Limits...
Genome-wide annotation and characterization of CLAVATA/ESR (CLE) peptide hormones of soybean (Glycine max) and common bean (Phaseolus vulgaris), and their orthologues of Arabidopsis thaliana.

Hastwell AH, Gresshoff PM, Ferguson BJ - J. Exp. Bot. (2015)

Bottom Line: The soybean CLE pre-propeptide family was further analysed and separated into seven distinct groups based on structure, with groupings strongly associated with the CLE domain sequence and function.Transcriptional evidence was also used to provide further insight into the location and function of all CLE peptide-encoding members currently available in gene atlases for the three species.Taken together, this in-depth analysis helped to identify and categorize the complete CLE peptide families of soybean and common bean, established gene orthologues within the two legume species, and Arabidopsis, and provided a platform to help compare, contrast, and identify the function of critical CLE peptide hormones in plant development.

View Article: PubMed Central - PubMed

Affiliation: Centre for Integrative Legume Research, School of Agricultural and Food Sciences, The University of Queensland, St Lucia, Brisbane, Queensland, 4072, Australia.

No MeSH data available.


Multiple sequence alignment of soybean (Glycine max) CLE pre-propeptides. Homeologous copies consistently align together, as do other closely related sequences. Shading of amino acid residues represents conservation, with the darker the shading the more highly conserved the residues. The CLE domain and the leucine-rich region of the signal peptide domain exhibit the greatest degree of conservation across the entire pre-propeptide family. (This figure is available in colour at JXB online.)
© Copyright Policy - creative-commons
Related In: Results  -  Collection

License 1 - License 2
getmorefigures.php?uid=PMC4526924&req=5

Figure 1: Multiple sequence alignment of soybean (Glycine max) CLE pre-propeptides. Homeologous copies consistently align together, as do other closely related sequences. Shading of amino acid residues represents conservation, with the darker the shading the more highly conserved the residues. The CLE domain and the leucine-rich region of the signal peptide domain exhibit the greatest degree of conservation across the entire pre-propeptide family. (This figure is available in colour at JXB online.)

Mentions: To identify CLE peptide-encoding genes in soybean and common bean, a genome-wide analysis was performed involving multiple BLAST queries, followed by manual validation and the removal of false positives (i.e. no CLE domain). This resulted in the identification of 84 distinct soybean genes and 44 distinct common bean genes (Figs 1, 2; Tables 1, 2). BLAST queries were based on all known soybean CLE genes, and some Arabidopsis genes, and involved searching with both pre-propeptide and CLE domain sequences to enhance the likelihood of detecting all CLE peptide-encoding genes in the two genomes.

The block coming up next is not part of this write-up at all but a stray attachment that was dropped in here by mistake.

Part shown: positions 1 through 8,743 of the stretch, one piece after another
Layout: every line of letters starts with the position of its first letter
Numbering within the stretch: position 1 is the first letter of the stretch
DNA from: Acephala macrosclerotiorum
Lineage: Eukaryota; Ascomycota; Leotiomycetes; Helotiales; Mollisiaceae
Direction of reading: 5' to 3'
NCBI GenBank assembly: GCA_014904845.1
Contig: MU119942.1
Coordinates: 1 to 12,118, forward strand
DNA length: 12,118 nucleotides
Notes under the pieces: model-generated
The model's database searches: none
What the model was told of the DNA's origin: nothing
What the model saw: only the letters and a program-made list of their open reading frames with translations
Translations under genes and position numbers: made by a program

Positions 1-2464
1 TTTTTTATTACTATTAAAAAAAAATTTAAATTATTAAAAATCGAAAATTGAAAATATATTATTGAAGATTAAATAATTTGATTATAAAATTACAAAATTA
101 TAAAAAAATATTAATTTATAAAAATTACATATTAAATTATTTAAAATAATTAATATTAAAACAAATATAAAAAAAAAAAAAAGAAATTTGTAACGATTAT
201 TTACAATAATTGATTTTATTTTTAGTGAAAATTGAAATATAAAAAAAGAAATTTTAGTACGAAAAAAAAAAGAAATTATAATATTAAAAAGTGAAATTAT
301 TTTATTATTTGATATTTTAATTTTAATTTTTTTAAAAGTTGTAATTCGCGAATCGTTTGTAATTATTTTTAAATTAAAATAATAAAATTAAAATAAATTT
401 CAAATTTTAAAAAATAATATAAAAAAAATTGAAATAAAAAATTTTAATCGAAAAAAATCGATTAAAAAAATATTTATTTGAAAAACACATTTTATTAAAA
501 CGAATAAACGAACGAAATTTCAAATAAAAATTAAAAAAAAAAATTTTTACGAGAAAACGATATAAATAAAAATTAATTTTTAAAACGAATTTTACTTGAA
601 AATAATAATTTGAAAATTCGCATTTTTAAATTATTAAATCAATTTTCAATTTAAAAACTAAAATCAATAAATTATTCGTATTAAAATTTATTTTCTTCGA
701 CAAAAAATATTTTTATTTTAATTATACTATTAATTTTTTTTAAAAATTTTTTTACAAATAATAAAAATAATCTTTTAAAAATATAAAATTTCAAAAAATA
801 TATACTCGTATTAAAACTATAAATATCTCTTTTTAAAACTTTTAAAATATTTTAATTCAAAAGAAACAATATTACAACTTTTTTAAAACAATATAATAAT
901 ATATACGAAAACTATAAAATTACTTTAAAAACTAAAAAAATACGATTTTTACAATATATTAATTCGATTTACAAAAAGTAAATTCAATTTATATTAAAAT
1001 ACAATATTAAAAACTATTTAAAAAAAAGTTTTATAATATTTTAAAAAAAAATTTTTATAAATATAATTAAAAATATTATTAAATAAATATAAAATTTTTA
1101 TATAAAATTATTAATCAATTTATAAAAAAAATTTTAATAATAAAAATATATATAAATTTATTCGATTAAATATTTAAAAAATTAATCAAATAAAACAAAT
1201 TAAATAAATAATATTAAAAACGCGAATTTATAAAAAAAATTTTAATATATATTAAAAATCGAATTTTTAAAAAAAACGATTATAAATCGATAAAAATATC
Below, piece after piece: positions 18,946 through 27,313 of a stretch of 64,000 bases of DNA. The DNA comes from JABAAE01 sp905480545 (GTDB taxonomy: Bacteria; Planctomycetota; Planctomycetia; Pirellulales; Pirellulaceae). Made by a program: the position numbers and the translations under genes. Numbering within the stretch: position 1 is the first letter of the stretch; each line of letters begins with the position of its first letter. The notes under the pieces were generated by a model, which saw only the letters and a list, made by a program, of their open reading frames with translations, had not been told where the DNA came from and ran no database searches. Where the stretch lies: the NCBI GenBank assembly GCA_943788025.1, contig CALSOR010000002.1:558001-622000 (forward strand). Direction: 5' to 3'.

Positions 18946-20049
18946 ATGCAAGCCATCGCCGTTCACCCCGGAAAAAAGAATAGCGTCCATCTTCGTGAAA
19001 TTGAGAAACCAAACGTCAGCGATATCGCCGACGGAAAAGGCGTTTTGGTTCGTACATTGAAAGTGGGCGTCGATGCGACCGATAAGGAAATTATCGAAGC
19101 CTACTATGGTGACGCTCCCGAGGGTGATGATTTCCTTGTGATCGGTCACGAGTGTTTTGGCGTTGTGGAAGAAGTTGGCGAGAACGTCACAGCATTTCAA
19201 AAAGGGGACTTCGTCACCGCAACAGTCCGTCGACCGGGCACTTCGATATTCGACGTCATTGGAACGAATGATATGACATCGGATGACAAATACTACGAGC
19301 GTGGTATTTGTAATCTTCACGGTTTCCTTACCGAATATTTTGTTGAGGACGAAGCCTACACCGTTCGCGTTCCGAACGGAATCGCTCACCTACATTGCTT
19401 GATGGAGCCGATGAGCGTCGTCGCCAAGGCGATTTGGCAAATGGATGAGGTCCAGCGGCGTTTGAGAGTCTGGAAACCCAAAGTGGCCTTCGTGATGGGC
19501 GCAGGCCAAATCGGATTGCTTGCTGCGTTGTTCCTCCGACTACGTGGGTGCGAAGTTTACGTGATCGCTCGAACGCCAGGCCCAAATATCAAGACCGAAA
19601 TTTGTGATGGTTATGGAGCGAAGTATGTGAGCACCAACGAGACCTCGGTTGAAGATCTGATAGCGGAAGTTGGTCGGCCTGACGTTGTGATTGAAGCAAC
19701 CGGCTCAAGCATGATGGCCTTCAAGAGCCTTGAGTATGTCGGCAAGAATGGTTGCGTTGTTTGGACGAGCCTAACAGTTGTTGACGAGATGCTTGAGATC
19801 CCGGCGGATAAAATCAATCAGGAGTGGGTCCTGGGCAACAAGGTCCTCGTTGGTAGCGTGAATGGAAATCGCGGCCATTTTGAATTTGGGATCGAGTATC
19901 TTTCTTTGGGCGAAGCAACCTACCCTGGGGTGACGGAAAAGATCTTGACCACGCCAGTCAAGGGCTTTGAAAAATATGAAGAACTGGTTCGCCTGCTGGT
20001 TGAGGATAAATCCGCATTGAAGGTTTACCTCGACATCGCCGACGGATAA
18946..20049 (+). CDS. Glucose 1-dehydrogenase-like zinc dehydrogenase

Genome-wide annotation and characterization of CLAVATA/ESR (CLE) peptide hormones of soybean (Glycine max) and common bean (Phaseolus vulgaris), and their orthologues of Arabidopsis thaliana.

Hastwell AH, Gresshoff PM, Ferguson BJ - J. Exp. Bot. (2015)

Multiple sequence alignment of soybean (Glycine max) CLE pre-propeptides. Homeologous copies consistently align together, as do other closely related sequences. Shading of amino acid residues represents conservation, with the darker the shading the more highly conserved the residues. The CLE domain and the leucine-rich region of the signal peptide domain exhibit the greatest degree of conservation across the entire pre-propeptide family. (This figure is available in colour at JXB online.)
© Copyright Policy - creative-commons
Related In: Results  -  Collection

License 1 - License 2
Show All Figures
getmorefigures.php?uid=PMC4526924&req=5

Figure 1: Multiple sequence alignment of soybean (Glycine max) CLE pre-propeptides. Homeologous copies consistently align together, as do other closely related sequences. Shading of amino acid residues represents conservation, with the darker the shading the more highly conserved the residues. The CLE domain and the leucine-rich region of the signal peptide domain exhibit the greatest degree of conservation across the entire pre-propeptide family. (This figure is available in colour at JXB online.)
Mentions: To identify CLE peptide-encoding genes in soybean and common bean, a genome-wide analysis was performed involving multiple BLAST queries, followed by manual validation and the removal of false positives (i.e. no CLE domain). This resulted in the identification of 84 distinct soybean genes and 44 distinct common bean genes (Figs 1, 2; Tables 1, 2). BLAST queries were based on all known soybean CLE genes, and some Arabidopsis genes, and involved searching with both pre-propeptide and CLE domain sequences to enhance the likelihood of detecting all CLE peptide-encoding genes in the two genomes.

Bottom Line: The soybean CLE pre-propeptide family was further analysed and separated into seven distinct groups based on structure, with groupings strongly associated with the CLE domain sequence and function.Transcriptional evidence was also used to provide further insight into the location and function of all CLE peptide-encoding members currently available in gene atlases for the three species.Taken together, this in-depth analysis helped to identify and categorize the complete CLE peptide families of soybean and common bean, established gene orthologues within the two legume species, and Arabidopsis, and provided a platform to help compare, contrast, and identify the function of critical CLE peptide hormones in plant development.

View Article: PubMed Central - PubMed

Affiliation: Centre for Integrative Legume Research, School of Agricultural and Food Sciences, The University of Queensland, St Lucia, Brisbane, Queensland, 4072, Australia.

No MeSH data available.